We are a long way off closing the loop but we can certainly improve how we do things to reduce inputs and outputs from our systems. Gardens are very well placed to do this. We can already do a lot within gardens from improved water management (collecting rainfall in the garden and storing for later use, from watering plants to cleaning, use in toilets, and even as a reservoir to compensate natural flows or reduce flood risk downstream) and soil management (creating own leaf mould and mulches within gardens). The purchasing power of gardens should not be underestimated. We can ask our suppliers about their manufacturing processes to determine their environmental footprint: if we encourage our suppliers to make changes, we will all benefit from improved environmental performance. If we group together and, as an industry, insist on change, we can make an even bigger impact.
There are two areas of significance to gardens where changes are being made, some as a result of the horticultural industry coming together to insist on change from suppliers. One is single use plastics and particularly plastic plant pots. A simple change in colour of the pots, as championed by the horticultural sector in response to a growing awareness of the environmental cost of plastic pollution, mean that pots can be separated for recycling where recycling facilities exist. In the UK, much of our plastic is exported, often to countries with little or no environmental regulations. We need more facilities in the UK that can reprocess our plastic waste and reduce the environmental cost of plastic use. If we can reuse our pots, that is even better while reducing plastic pot use could be potentially even more beneficial – can we grow plants using more environmentally friendly materials? Plastics might actually be okay in some situations compared to other materials when sourcing, manufacturing, transporting and end-of-life disposal are considered.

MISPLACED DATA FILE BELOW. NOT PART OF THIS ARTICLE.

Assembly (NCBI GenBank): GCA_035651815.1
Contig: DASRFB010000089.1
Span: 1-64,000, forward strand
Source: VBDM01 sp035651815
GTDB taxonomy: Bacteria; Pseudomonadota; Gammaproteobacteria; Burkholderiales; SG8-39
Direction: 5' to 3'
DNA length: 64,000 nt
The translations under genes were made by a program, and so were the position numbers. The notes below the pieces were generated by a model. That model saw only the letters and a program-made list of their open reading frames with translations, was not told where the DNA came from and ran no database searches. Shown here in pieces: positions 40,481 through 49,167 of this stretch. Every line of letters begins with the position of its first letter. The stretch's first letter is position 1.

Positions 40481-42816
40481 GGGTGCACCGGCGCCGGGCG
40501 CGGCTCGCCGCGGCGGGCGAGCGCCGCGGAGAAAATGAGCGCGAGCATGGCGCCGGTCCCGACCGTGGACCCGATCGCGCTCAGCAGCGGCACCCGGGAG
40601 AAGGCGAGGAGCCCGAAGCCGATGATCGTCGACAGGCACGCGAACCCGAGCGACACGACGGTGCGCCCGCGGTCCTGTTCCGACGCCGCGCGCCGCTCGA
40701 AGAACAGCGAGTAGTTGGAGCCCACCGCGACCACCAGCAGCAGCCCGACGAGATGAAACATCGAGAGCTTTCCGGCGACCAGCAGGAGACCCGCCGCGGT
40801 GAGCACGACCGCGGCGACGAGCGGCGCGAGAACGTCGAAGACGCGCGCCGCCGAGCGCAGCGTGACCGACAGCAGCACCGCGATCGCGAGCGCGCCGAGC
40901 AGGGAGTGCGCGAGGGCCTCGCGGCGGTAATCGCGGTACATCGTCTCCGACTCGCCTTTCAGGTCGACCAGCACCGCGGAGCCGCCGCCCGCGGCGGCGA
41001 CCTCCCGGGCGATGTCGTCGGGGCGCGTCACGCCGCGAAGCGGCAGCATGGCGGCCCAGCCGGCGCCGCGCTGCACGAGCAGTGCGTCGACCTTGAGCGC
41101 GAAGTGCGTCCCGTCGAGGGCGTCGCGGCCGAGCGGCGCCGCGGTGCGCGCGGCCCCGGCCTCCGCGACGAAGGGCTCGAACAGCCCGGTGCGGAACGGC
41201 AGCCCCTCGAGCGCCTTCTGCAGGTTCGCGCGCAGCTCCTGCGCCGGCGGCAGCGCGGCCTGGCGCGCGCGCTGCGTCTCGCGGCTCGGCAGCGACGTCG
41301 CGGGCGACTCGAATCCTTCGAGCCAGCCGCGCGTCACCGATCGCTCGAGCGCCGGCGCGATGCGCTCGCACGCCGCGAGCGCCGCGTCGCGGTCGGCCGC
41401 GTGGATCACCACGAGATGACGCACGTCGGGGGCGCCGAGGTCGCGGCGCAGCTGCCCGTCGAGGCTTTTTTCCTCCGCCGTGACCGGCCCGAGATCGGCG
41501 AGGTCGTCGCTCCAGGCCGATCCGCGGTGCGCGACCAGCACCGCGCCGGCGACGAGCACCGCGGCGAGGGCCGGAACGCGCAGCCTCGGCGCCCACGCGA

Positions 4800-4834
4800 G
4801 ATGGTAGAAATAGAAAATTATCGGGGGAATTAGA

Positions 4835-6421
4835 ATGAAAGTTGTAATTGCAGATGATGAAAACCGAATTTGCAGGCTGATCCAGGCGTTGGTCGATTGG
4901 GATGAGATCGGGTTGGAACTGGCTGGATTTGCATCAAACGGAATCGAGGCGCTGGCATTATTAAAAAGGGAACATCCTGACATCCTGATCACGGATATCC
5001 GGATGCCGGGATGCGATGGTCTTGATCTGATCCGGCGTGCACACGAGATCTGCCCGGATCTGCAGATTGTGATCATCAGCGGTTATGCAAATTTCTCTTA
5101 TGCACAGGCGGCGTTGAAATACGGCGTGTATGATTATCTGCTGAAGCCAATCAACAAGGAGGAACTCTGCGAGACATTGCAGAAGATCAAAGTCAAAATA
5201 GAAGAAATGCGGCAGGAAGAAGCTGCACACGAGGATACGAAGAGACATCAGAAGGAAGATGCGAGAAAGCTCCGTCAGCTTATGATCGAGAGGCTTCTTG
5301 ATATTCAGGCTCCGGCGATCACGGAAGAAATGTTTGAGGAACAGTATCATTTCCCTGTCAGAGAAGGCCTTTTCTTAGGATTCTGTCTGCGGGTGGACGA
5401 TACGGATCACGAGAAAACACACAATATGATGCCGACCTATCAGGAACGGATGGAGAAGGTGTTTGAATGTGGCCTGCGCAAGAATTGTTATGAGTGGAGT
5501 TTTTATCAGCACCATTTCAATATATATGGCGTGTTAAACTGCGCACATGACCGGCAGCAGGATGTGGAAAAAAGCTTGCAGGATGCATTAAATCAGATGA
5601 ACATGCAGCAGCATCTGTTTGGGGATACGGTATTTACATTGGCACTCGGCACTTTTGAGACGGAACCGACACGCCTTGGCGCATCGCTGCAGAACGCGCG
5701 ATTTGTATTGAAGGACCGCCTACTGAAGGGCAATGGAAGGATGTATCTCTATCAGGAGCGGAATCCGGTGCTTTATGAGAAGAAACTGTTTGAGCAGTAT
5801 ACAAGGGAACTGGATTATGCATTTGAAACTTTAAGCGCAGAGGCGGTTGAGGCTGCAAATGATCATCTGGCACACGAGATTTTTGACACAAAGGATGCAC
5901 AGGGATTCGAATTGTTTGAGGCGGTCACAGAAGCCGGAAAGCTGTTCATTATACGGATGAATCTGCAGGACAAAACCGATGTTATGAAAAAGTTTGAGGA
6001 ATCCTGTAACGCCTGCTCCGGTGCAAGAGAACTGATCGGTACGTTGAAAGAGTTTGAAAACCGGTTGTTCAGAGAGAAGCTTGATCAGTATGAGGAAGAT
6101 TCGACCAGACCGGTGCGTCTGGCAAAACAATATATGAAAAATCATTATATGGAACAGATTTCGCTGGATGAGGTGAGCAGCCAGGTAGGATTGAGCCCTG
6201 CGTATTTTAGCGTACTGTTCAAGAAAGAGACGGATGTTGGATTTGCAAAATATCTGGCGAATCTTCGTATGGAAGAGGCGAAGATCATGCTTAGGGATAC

Growing media are another area that is currently undergoing significant change. Peat has been a staple of potting growing media but peat is not a sustainable product, taking centuries to form (as well as acting as a significant carbon sink if left in situ in peat bogs). Alternatives to peat, however, have their own set of sustainability issues. Coir, for instance, is a by-product of coconut growing but is transported vast distances and also uses large amounts of water in often water stressed regions when processed for use in growing media. As with all the examples of sustainability, the issues are a lot more complicated and convoluted than they first appear.
As part of PlantNetwork’s Sustainability Programme, we will look at different sustainability issues over the next few years, through a combination of blogs and events. We would like to hear from the PlantNetwork community on what you are doing to address these issues and what you would like to hear about, so get in touch. If you have found a more environmentally friendly alternative to a current product or practice or are working on a new solution, let us know.
The next Sustainability Programme blog will look at peat-free growing media so please get in touch and let us know what you are doing in your garden….
Prepared by and for PlantNetwork, November 2019
[Main picture: plants in taupe pots]
Bigger than the O2: giant greenhouses to grow 20 tonnes of tomatoes a day, The Guardian, 03 October 2019
Our co-products: Creating value and driving sustainable efficiency, British Sugar, Accessed November 2019.
Reusable coffee cups aren’t entirely eco-friendly, The Independent, 13 August 2019.
Plastic Pot Initiative the Taupe Pot, Horticultural Trades Association (HTA), June 2019.
How the UK is moving towards recycling most of its plastic waste, The Telegraph, 21 March 2019.
Natural England’s role in meeting climate change targets, Natural England blog, 21 June 2019.
Guidance on applying the Waste Hierarchy, Defra (2011). Accessed November 2019.
WRAP: At the forefront of the circular economy, WRAP. Accessed November 2019.
What is a circular economy? A framework for an economy that is restorative and regenerative by design, The Ellen MacArthur Foundation, Accessed November 2019.